In 2007, it published a report titled, “Building New Traditions: Hazing Prevention in College Athletics.” The report outlines roles for everyone involved with collegiate athletics ranging from school administrators to coaches to players. Recognizing behaviors of the past, the NCAA recommends a departmental approach to hazing prevention. “The effort to create a change in attitudes and behavior will be worth the effort if it prevents one student-athlete from a humiliating or degrading experience, physical injury or psychological harm, as a result of a hazing incident!”

The need to prevent bullying is being discussed at the high school level, as well.

Facebook fights bullying

By Dustin Petty
Staff writer

Katie Springer has just joined the social networking website Facebook.  She was 11 years old, two years younger than the site’s required age to gain membership.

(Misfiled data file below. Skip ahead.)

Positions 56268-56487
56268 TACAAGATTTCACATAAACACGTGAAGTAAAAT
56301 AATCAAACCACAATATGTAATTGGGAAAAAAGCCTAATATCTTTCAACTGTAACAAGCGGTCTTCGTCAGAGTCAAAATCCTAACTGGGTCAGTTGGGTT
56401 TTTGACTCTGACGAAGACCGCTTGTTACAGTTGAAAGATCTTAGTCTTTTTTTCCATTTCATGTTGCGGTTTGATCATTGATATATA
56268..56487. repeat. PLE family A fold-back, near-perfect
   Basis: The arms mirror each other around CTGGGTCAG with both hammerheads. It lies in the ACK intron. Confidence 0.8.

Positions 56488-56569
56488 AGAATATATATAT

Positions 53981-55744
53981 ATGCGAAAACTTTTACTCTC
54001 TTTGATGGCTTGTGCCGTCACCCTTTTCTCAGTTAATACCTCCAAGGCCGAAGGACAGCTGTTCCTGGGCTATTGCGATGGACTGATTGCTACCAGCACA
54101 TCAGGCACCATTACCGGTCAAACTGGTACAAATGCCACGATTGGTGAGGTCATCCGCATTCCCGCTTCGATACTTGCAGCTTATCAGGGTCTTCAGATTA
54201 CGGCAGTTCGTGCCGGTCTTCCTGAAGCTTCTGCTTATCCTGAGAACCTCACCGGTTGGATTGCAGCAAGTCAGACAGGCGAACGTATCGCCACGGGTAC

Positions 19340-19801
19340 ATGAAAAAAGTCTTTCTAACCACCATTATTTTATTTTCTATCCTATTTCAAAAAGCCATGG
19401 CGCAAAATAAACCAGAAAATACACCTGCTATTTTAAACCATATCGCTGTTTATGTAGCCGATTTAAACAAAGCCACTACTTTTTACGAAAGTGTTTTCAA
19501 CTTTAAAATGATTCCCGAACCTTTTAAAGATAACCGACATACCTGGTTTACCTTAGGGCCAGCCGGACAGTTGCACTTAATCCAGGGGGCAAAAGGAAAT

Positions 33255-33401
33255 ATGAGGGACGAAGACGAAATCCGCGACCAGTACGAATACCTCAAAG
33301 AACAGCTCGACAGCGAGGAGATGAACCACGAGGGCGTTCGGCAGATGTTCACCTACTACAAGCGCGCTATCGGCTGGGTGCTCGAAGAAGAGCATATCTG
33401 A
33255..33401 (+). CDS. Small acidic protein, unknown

“Most of my friends were already on,” she said, “so it wasn’t a big deal.”

Katie’s mother, Karen Springer, agreed to allow her to sign-up for an account as long as Karen were given the password and allowed to regularly check on her activity.

It wasn’t more than a few months until Katie started receiving taunts on Facebook from girls her age and in her neighborhood.  One night, her classmates were so cruel that Karen was forced into action.

“The girls were at a slumber party or something and they just wouldn’t leave her alone,” she said.  “So I went and kind of screamed at the parents of the one girl about what they were doing.  Her defense was that kids will be kids.”

Military Hazing: Rite or Wrong?

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By Tony Briscoe
Staff writer

When Sean Paul Brinston joined the Navy, he didn’t know that piling charred human feces would be how he would serve his country.

While in Afghanistan, Navy corpsman Brinston’s platoon was ordered by a sergeant to tidy up a burn pit — a landfill of garbage, thrown-out food and human defecation.